Gregg believes, though, that opponents of state capitalism must make a more positive case for markets—one that better engages people’s non-economic sentiments, related not just to GDP numbers, but to the love of their country and their desire for justice and a healthy social life. He sees that much of the progress made against free market thinking is due to this sense that the case for markets hinges on abstract economic thinking to the detriment of real people in American communities.

The first part of this positive case, he argues, is identifying the kind of justice promoted by a free economy: “Free market thought invariably accords priority to the type of justice and equity associated with the rule of law rather than egalitarian economic outcomes.” A more extended treatment of this concept would have been worthwhile, but it is evident just under the surface throughout the book. Many of the arguments for state capitalism hinge on a belief that it is the task of the state to manage economic life in such a way that brings about a substantive social condition that comports with a particular, pure vision of justice. For all the reasons listed above, however, interventionist policies usually fail to accomplish this. And worse, they undermine the stable justice rooted in the rule of law. 

Gregg also returns again and again to the idea that these issues will come down to different conceptions of “what kind of nation America should be.” So he stresses the idea that a market-based, competitive, and commercial society is part of the American identity, and should be embraced as a normative model. 

Here I am less convinced. My difference with Gregg may be illuminated by a quotation by Alexis de Tocqueville. In America, Tocqueville observed, 

a man carefully builds a dwelling in which to pass his declining years, and he sells it while the roof is being laid; he plants a garden and he rents it out just as he was going to taste its fruit….He embraces a profession and quits it. He settles in a place from which he departs soon after so as to take his changing desires elsewhere….And when toward the end of a year filled with work some leisure still remains to him, he carries his restive curiosity here and there within the vast limits of the United States. He will thus go five hundred leagues in a few days in order better to distract himself from his happiness.

Gregg cites this passage as evidence that America always reflected the “spirit of enterprise” and entrepreneurialism.  We should embrace commerce as a key identifier of the American way of life and thereby show that there is no great tension between embracing commerce and loving our country. He does not draw attention to the fact, though, that the passage is part of Tocqueville’s critique of an America incapable of finding contentment despite great wealth—a tendency that led, he thought, to “insanity” and “burning” anxiety.

Undoubtedly, America is a country marked by enterprise, commerce, mobility, and innovation. And undoubtedly, those things have given us many blessings. But, in the spirit of Tocqueville, I would suggest that we often must counterbalance, rather than promote, society’s dominant tendencies. There is nothing inherently great about the family farm giving way to the more efficient agri-business, or the fact that fewer and fewer people have longstanding ties to the communities in which they reside or geographic connection to the products they buy. And there can be little doubt that American innovation and enterprise are driven at least in part by materialist impulses that we would do better to restrain insofar as we are able through our rhetoric and cultural influence.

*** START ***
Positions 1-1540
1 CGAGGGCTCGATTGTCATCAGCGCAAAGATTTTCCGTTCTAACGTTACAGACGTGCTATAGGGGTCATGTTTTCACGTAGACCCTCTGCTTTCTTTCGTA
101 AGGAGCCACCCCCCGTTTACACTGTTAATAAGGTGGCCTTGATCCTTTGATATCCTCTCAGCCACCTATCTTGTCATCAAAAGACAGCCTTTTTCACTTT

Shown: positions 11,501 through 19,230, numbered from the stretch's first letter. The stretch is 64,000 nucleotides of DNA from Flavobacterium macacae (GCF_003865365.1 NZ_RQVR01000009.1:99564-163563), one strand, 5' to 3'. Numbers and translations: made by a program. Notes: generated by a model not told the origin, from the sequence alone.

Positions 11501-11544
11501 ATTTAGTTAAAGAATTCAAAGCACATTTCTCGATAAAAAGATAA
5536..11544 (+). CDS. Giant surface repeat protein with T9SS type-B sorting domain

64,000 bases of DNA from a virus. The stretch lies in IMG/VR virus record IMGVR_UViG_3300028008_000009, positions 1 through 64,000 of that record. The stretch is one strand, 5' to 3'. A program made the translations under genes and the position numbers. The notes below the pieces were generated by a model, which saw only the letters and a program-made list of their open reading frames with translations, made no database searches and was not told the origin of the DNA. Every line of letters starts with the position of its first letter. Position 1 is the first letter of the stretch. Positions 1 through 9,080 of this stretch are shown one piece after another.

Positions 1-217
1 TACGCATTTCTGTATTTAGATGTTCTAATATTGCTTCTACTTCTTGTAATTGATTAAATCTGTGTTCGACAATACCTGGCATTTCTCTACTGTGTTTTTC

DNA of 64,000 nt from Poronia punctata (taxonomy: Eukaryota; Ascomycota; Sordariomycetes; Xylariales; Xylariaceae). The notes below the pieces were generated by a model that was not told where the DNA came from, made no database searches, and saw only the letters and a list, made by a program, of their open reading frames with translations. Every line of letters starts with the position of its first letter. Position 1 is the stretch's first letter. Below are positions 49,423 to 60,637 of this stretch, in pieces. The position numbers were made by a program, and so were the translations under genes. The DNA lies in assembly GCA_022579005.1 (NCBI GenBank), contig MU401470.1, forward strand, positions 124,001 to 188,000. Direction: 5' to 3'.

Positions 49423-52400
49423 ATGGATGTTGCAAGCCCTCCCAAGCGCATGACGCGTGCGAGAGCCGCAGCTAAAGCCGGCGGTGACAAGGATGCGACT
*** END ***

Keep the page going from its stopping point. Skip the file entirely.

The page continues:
The problem with the economic interventionists of the Left and the New Right is not necessarily that they critique these things, but that they think they possess some magic political bullet that can purify modernity or create a more virtuous citizenry by way of taxation and regulation. The presence of a social problem too often is taken to imply that there must be a political solution. If we see things like dislocation, materialism, and dying communities, then there just must be some policy solution that can address them. Endlessly subsidizing family farms or attempting to prop up businesses incapable of competing on an open market, as Gregg’s analysis shows, would merely create perverse incentives, block avenues to prosperity, and likely undercut the very virtues they are designed to foster. 

This may be a somewhat tragic outlook—one that sees that the inevitable, restless commerce of the modern world, for all its many blessings (and, I would admit, its certain virtues), also takes away some valuable things and can pull us in less healthy directions. But the conservative answer is not trust in the false promises of arbitrary power and centralized, technocratic management, even when they say things that sound beautiful. Nothing in The Next American Economy suggests that markets must be our only star and compass, but when embracing the vision of America as a commercial republic, we should stress that there are other qualities worthy of our estimation, too.

John G. Grove is the managing editor of Law & Liberty.